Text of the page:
Thursday, December 5, 2019

Merry CrimesMas: Kieran Shea on 1913 Massacre

“The [sic] powers are more like administrators, who manipulate other people’s history but produce none of their own. They are the stock-jobbers of history, lives are their units of exchange. Lives as they are lived, deaths as they are died, all that is made of flesh, blood, semen, bone, fire, pain, shit, madness, intoxication, visions, everything that has been passing down here forever, is real history.”

Thomas Pynchon, AGAINST THE DAY

The True False Alarm 
by Kieran Shea

It’s been my experience that during the holidays more than any other time of the year your average slob doesn’t like having their perceptions challenged. And honestly, I don’t blame the slobs for this. The season is stressful enough. Even if their perceptions are erroneous and their views deluded, having their positions intact, like that third glass of booze or that saved prescriptive tranquilizer, turns out to be critical to their survival this season.

But then again, if you’re like me, one who intermittently craves dynamiting the bridges of expectation, you don’t mind confronting the average citizen’s beliefs. Secretly you and I relish the prickly role of gadfly, chipping away at all manner of sanctimonious drivel that seems to manifests itself in Herculean form during this festive stretch. Familial or non, you’ve no issue with kneecapping your jingoistic brother-in-law swilling eggnog by the fire, you are fearless calling out that neighbor misquoting Charles Dickens, and you have zero qualms about handing your malodorous aunt a magnification loupe, imploring her to peer closer at the inherent darkness residing her poor, distasteful beliefs. Sure, it can be awkward. Inevitably disappointment and anger pools, and things can get real ugly real quick. Oh by gosh by golly, how the mistletoe and holly stupor is preferred.

Which brings at last me to my cinematic recommendation for this Hardboiled Wonderland post, a recent documentary inspired by the balladeer of injustice Woodrow “Woody” Guthrie himself—a little flick called 1913 Massacre.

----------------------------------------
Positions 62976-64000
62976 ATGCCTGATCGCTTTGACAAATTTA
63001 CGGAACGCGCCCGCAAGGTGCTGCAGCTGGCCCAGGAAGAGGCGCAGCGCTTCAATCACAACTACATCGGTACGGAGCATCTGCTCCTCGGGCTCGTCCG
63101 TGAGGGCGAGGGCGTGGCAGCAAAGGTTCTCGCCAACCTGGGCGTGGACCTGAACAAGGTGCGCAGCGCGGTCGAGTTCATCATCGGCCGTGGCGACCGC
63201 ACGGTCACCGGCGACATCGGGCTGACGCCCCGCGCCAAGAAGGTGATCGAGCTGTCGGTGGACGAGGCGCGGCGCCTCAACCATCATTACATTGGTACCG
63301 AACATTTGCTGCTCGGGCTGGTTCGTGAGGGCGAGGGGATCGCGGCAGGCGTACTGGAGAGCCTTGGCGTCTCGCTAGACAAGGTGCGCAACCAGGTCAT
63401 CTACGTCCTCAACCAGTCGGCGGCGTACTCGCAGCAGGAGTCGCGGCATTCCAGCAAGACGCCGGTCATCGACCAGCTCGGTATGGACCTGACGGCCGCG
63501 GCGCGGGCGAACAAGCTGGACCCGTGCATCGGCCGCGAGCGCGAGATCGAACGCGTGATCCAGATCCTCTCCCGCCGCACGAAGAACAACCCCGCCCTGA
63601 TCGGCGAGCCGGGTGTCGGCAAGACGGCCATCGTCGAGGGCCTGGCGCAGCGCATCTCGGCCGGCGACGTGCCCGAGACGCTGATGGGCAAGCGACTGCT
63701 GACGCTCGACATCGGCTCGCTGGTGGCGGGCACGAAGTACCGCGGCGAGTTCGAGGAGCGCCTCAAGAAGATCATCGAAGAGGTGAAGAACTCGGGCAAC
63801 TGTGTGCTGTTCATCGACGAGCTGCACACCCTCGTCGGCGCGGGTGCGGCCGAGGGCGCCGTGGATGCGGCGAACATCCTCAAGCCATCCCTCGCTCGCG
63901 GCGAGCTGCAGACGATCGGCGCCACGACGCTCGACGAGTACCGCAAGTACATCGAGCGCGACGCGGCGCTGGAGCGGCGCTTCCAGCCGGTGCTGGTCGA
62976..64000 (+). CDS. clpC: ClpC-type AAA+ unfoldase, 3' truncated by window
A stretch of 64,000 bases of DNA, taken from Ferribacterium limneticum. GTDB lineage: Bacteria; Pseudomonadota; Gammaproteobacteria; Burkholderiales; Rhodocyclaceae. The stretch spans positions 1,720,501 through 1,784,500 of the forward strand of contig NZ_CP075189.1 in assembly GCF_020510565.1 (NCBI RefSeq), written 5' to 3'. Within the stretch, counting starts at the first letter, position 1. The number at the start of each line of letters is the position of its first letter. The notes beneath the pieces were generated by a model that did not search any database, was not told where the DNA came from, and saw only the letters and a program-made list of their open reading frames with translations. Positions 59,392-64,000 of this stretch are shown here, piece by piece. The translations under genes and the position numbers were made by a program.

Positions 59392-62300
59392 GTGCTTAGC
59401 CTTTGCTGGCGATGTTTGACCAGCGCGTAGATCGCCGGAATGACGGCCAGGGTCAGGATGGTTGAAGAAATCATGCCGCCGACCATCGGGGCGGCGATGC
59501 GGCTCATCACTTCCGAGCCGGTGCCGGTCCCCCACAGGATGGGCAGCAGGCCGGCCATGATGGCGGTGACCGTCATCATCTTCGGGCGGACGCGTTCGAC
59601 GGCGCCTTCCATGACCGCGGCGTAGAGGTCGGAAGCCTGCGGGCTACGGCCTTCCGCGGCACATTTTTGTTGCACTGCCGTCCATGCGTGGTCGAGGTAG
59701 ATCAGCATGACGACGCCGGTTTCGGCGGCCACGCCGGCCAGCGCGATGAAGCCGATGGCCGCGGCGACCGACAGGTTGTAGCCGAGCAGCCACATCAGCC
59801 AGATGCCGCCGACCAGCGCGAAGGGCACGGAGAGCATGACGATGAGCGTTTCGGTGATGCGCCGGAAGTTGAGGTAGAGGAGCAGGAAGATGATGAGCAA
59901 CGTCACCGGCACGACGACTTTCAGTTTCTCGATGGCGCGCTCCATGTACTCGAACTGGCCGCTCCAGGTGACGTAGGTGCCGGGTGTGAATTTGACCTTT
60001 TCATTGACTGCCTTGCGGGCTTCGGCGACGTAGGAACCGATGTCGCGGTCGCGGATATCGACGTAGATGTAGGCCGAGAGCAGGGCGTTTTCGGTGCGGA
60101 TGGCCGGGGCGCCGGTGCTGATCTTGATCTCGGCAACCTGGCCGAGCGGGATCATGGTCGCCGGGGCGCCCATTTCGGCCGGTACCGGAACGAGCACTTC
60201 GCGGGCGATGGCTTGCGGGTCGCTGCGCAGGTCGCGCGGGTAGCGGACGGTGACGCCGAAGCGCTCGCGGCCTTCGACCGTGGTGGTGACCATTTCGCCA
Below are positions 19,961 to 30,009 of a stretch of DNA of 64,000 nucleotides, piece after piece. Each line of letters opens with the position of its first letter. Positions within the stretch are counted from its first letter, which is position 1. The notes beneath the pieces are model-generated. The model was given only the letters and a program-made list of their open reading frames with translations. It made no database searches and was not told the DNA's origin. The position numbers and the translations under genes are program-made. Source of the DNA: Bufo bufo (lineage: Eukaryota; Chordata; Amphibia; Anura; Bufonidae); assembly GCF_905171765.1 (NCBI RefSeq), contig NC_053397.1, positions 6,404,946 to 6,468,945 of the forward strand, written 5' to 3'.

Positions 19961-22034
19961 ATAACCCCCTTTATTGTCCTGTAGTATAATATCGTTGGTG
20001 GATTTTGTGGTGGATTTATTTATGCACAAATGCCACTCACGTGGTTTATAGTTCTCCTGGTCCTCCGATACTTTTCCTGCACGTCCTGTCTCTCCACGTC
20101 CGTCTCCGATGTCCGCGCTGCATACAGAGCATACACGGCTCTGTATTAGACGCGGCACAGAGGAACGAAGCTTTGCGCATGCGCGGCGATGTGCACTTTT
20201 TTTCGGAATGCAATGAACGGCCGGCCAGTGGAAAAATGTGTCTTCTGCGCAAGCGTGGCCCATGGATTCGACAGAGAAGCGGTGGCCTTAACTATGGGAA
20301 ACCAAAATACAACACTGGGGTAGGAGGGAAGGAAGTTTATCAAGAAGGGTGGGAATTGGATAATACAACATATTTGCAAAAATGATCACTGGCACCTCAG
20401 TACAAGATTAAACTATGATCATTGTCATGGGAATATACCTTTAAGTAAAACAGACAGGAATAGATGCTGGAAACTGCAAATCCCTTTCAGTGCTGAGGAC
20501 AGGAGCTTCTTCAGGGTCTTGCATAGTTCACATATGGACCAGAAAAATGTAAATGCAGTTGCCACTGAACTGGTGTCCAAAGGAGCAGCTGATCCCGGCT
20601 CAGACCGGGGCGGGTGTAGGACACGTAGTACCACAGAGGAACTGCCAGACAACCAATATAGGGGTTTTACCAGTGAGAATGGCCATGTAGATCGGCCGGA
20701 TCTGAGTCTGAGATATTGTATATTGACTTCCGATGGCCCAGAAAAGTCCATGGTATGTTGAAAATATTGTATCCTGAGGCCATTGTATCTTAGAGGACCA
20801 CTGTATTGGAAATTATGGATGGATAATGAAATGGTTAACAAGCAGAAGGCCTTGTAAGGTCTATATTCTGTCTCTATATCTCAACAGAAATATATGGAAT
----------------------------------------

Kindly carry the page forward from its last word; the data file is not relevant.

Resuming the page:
For those unacquainted with the violent history of organized labor versus ruthless capital in this country of ours, on Christmas Eve 1913 a ghastly calamity befell the small mining town of Calumet, Michigan. Striking workers of the Calumet and Hecla Mining Company, along with their wives and children, had assembled upstairs at a downtown building known as the Italian Hall for some good will and yuletide cheer. Not long after their merrymaking began, some black-hearted asshole yelled fire and all hell broke loose. Making for the best exit, seventy-four terrified people were crushed and suffocated to death at the bottom of a steep stairway. Among the dead were (brace yourself) fifty-nine, yes, fifty-nine children. And guess what? It turns out there never was a fire.

Being America, several halfhearted investigations followed the event and as these things go, discrepancies and finger pointing propagated on all fronts. Lord, who would commit such a heinous act? Some maintain that the doors at the bottom of the Italian Hall's stairway opened inward preventing exit, some say (this includes Woody) the doors might have even been barred from the outside. Was some Pinkerton thug or anti-union strikebreaker under the winking eye of the company to blame? Perhaps. Were eyewitnesses’ testimonies coerced and twisted to suit a convenient narrative? Perhaps. Did the local and national newspapers, owned by slimy investors sympathetic to the mining company’s interests (good on ya, Wall Street) misrepresent and effectively bury the tragedy’s facts? Insidious and familiar as it may sound…possibly. Regardless, the culprit who yelled the word that claimed seventy-four lives has never been determined, and the echoes of the mass murder linger amongst the townsfolk of Calumet to this day.

Which brings me back, all the way back to those who need to be challenged on their perceptions this holiday season.

In these times of ours, this post-truth age of shadowy swine and inscrutable graft, the arguments and circumstances presented in this picture are hauntingly recognizable. Those who are uncomfortable with acknowledging possible corruption at the cores of power and the institutions that beg for our collective trust need to be exposed to bitter history like this. They might not like it. It may cause them significant cognitive dissonance. They may even decide to finally write you out of their wills, but strap them to a chair and make them watch it for their own damn good.

Kieran Shea is the author of Off Rock as well as the Koko Marsteller series; Koko Takes a Holiday, Koko the Mighty and Koko Uncaged. He used to have a blog and a Twitter handle and all that fun shit, but you can't find him online any longer because fuck you and bah humbug.

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